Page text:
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Study Tour of Archeological Interpretation > 3. Self-Guided Tour >

Be a visitor

Goal: To understand the goals of interpreters and archeologists working together.

[photo] Rectangular pieces of turquoise and orange argillite.

Visit Chaco Culture NHP's website to see how their collections are interpreted online. NPS photo.

Goal: To experience a park, museum, or a website from the perspective of the public and gather impressions to analyze interpretive programs.

Experts tend to forget that other people do not necessarily share the same knowledge. An important goal of interpretation is helping visitors to look at the world in new ways, put ideas together that they had not before, and think about information and larger themes they have not previously considered. Effective interpretation of archeological resources enables all kinds of visitors to engage with unfamiliar material, to want to know more, and to feel comfortable asking questions.

In this section, you will visit a park or museum either in person or virtually, through a website. Your task is to leave your expert knowledge behind and simply be a visitor. Consider yourself a more-than-typically observant participant, but not an expert. The idea here is to see what grabs your attention, what stimulates your curiosity, and reflect on why.

For this exercise, we strongly advise you to visit an archeological park or museum of your choosing, preferably one you are not familiar with, for the best possible learning experience. If it is not possible to visit a site in person, a list of websites below offers alternatives for “virtual visits” to selected archeological places and museums. For a more thorough experience, you may also consider visiting both a park or museum in person and a website to compare and contrast the interpretive environments.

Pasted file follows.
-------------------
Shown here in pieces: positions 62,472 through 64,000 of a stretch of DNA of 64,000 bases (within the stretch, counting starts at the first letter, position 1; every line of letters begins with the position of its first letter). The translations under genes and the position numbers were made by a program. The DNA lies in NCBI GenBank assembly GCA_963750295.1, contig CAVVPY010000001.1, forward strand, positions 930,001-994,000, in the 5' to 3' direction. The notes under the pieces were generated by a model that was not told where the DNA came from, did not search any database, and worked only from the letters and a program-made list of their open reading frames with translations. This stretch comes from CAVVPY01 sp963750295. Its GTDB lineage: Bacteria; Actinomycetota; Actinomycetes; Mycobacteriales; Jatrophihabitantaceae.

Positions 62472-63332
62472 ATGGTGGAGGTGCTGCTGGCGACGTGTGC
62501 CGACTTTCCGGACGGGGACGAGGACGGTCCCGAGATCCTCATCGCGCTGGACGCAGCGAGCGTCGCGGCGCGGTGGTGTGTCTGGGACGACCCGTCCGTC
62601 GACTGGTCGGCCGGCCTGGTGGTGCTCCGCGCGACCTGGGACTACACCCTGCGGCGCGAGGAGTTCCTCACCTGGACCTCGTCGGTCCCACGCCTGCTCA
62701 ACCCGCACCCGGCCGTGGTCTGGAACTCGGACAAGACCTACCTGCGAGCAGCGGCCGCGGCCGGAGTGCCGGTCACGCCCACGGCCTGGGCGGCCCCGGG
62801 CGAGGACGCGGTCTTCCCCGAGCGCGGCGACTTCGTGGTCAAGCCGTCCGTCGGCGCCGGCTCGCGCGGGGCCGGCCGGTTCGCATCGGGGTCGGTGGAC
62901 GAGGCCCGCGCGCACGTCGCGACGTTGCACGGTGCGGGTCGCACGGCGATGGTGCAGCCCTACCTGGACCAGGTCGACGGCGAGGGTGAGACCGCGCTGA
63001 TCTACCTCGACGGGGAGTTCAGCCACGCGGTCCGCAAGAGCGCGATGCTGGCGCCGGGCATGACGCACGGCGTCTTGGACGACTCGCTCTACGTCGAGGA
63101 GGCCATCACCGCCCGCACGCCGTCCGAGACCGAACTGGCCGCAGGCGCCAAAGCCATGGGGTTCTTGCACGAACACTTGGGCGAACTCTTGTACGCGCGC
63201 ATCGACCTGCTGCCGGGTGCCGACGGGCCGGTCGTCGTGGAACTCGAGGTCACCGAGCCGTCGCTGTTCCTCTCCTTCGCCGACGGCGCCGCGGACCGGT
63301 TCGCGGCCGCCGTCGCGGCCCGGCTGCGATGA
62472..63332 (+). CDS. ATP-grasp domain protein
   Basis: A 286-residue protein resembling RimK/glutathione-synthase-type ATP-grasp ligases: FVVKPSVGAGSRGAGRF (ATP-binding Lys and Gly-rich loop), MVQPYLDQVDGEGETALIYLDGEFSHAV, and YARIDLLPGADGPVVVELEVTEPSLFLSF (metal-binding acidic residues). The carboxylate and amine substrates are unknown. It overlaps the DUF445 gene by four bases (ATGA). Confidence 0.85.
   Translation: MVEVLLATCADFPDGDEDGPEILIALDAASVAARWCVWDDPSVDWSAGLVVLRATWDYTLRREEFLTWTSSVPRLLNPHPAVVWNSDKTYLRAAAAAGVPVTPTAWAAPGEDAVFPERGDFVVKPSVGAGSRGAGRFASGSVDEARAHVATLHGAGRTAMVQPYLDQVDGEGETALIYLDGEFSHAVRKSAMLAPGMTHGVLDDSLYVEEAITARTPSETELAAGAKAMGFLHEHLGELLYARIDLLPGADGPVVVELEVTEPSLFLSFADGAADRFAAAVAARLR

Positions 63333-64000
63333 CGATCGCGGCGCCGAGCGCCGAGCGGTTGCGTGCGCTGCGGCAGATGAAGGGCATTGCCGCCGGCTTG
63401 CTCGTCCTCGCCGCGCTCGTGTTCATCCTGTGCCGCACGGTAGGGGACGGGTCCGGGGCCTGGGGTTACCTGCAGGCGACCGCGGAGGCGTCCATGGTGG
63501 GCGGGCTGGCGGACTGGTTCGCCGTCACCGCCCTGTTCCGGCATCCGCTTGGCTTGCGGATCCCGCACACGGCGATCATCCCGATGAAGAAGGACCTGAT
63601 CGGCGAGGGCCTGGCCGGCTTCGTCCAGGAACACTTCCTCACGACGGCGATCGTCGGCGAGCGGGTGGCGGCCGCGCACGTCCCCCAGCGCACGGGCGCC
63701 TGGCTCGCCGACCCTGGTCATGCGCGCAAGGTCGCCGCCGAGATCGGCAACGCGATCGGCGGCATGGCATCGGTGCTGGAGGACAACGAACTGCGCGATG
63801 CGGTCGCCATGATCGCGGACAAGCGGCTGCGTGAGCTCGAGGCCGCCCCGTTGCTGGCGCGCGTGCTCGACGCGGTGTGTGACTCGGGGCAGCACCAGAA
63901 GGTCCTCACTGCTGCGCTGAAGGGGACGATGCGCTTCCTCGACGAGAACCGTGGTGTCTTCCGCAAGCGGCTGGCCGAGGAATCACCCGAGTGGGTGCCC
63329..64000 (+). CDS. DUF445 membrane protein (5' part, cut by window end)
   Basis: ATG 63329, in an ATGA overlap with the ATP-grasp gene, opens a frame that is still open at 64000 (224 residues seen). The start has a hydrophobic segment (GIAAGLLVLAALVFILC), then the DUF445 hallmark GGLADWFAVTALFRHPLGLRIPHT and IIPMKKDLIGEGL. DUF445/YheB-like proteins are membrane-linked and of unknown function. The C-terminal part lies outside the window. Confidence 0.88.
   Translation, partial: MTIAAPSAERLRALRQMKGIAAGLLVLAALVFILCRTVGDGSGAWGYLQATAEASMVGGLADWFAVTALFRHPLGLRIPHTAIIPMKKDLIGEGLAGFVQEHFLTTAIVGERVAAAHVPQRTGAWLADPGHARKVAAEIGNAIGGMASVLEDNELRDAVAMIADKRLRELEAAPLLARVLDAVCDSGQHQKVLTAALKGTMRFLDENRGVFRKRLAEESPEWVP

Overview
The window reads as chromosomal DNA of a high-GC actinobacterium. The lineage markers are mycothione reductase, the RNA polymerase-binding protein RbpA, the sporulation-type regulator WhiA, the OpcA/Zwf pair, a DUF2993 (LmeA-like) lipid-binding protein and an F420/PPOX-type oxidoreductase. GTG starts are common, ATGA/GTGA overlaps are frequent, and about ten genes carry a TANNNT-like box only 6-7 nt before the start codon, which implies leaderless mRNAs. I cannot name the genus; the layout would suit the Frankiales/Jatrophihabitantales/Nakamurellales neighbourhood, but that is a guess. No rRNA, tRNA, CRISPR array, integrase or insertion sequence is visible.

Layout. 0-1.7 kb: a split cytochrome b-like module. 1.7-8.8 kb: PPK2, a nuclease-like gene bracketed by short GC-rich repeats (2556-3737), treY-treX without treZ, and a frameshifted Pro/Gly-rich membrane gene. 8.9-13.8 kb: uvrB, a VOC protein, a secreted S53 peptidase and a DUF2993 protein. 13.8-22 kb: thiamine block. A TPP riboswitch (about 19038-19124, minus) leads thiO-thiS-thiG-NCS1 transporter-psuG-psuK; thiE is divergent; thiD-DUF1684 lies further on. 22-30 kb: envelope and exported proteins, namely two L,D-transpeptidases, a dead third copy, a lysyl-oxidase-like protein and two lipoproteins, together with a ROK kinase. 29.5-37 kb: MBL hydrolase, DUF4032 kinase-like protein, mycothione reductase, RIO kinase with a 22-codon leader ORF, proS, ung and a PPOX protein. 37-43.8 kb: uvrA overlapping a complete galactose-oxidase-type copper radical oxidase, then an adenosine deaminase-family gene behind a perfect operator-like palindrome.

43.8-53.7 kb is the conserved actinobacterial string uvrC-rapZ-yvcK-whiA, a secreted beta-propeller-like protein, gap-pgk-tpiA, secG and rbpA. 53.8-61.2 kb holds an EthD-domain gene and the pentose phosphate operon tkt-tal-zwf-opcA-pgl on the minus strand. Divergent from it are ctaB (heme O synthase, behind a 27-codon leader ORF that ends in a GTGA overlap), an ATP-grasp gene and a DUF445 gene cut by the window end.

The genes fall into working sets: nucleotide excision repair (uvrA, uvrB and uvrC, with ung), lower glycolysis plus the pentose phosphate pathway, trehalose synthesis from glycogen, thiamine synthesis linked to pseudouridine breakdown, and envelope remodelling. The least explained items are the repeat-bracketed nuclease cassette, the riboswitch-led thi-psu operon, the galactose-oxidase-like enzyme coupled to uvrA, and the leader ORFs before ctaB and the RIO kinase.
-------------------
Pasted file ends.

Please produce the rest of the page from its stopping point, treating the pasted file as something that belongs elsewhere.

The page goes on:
For onsite visits

Again, for this exercise we heartily encourage you to visit a place in person. Download a record sheet to take with you. On this sheet is a list of questions to consider before, during, and after your visit. These questions, however, are just a starting point—please feel free to jot down additional notes and questions as they come up. You are also encouraged to take photographs of the place to share and to refresh your memory later.

During your visit, note down all your questions that arise, even if you think they sound silly or feel like you should already know the information but cannot remember it. This is important for getting inside a visitor's mindset and will remind you of the full range of questions that interpretive products can and should address.

Click here to download a printable on-site visit record sheet (.doc file).

For virtual visits

Another way to begin thinking about opportunities to incorporate or interpret archeological information at your park or museum is to explore a website.

Download a record sheet tailored for a virtual visit and enter your comments. Consider its questions before, during, and after your visit. This list, however, is just a starting point. As you visit the websites, note all the questions that come to mind. You should jot down questions even if you think they sound silly or feel like you should already know the information but or cannot remember it. This is important for getting inside a visitor's mindset and will remind you of the full range of questions that interpretive products can and should address.

Remember that all of these websites are themselves interpretive products. Some of the websites reconstruct what visitors see onsite when they tour a particular exhibit or the entire property. Others reconstruct particular exhibits or have always been intended for online exploration. As you tour a website, take the medium into consideration and think about the differences between a virtual and in-person experience.

We recommend that you look through all the websites, but focus only on one for each individual record sheet.

Note that these websites may use Flash and are best experienced on a high-speed connection. You may wish to view the websites at a local library or other venue if your connection speed is slow.

Click here to download a printable virtual visit record sheet (.doc file).

For your consideration

TSM/MJB